Climate Change and Your Portfolio

Personal Money Planning |

Climate change.

Touchy subject. Not sure why. It’s rather plain that the climate is changing. It’s also plain that the change is accelerating. While some might object to those two sentences, I find that the real controversy isn’t the change, it’s what is causing the change. Is it nature doing its thing, or is it humanity destroying their planet?

I’m not tackling that question today. If you want to know my belief on the matter, take me out to lunch. But for today, free from the cost of a meal, I will tell you what you need to do about it—at least when it comes to personal finance.

Step one: Do what you can for you. If you are in an area that tends to flood already figure out how to move someplace higher. If you like a view of the ocean, get some of that beautiful ocean scene wallpaper and put it on your wall. Unlike earlier times you don’t need to be right next to water for your livelihood. Well, unless you fish for a living, but your boat will float, so there’s that.

Step two: Get others to do what you can’t do for yourself. Convince other folks to gather with you to do things like clear out old forest growth, build dams (enjoy convincing the green party about that one), putting up and improving levees, upgrading storm drain systems, and putting in redundant water systems. Sorry, but this will likely involve taxes—maybe you can get the rich to pay for it.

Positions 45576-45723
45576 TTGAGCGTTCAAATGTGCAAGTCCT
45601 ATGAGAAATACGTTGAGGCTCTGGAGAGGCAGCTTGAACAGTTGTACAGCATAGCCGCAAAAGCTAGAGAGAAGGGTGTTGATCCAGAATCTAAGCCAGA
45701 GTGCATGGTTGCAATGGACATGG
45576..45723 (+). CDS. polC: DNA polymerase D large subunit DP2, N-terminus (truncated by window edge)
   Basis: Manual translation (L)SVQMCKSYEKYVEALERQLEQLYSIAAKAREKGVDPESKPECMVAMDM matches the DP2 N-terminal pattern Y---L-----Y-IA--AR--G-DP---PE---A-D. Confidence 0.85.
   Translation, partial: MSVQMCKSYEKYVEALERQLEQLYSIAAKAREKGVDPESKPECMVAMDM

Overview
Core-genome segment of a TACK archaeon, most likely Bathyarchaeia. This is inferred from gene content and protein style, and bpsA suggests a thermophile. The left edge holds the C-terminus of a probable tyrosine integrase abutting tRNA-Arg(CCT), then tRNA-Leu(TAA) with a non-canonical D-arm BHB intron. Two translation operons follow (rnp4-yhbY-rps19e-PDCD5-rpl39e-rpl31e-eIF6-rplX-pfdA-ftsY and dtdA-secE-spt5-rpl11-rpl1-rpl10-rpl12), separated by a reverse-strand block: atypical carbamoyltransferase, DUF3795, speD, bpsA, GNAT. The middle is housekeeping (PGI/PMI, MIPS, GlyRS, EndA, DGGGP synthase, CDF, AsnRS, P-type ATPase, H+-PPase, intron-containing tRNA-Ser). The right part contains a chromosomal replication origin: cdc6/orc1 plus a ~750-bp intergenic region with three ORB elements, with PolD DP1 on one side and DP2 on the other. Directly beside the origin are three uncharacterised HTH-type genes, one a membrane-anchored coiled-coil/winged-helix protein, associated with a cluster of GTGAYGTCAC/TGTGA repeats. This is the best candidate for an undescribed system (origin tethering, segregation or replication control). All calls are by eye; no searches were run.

Step three: Assume that other folks will do stupid stuff. Of course, you and the other folks will not agree on what is stupid. Let’s use energy as an example. If you believe that fossil fuels are not a big problem, you still must remember that more and more people think that using fossil fuels is unsustainable and are acting as if that is the case. If most of your investments are in non-renewable energy, or your job is, make plans for it being harder to make money there. It doesn’t matter if they are wrong…it matters what they do about it. Right or wrong doesn’t matter. Fight the idea if you want but be ready in case the other side wins.

Step four: Realize that everything overshoots. Going back to the energy debate; if you believe that fossil fuels are bad, and renewable energy is good, you might be tempted to invest in anything that has green in its name. You might make some good money. But if enough people think the way you do, then the price will climb to the point of being excessive. Prices can fall. Even if you want to go heavy on green investments to support your beliefs, maintain diversity so that excesses don’t reverse and take down your portfolio. Being all-in is fun in poker…but not if you bust out.

Step five: Don’t ignore this. You might not think climate change is a big deal. But others do, and their actions will affect you. After all, I’m writing this from a drought-prone, non-flood prone neighborhood. That doesn’t mean I can ignore the floods elsewhere.


Gary Silverman, CFP® is the founder of Personal Money Planning, LLC, a Wichita Falls retirement planning and investment management firm and author of Real World Investing.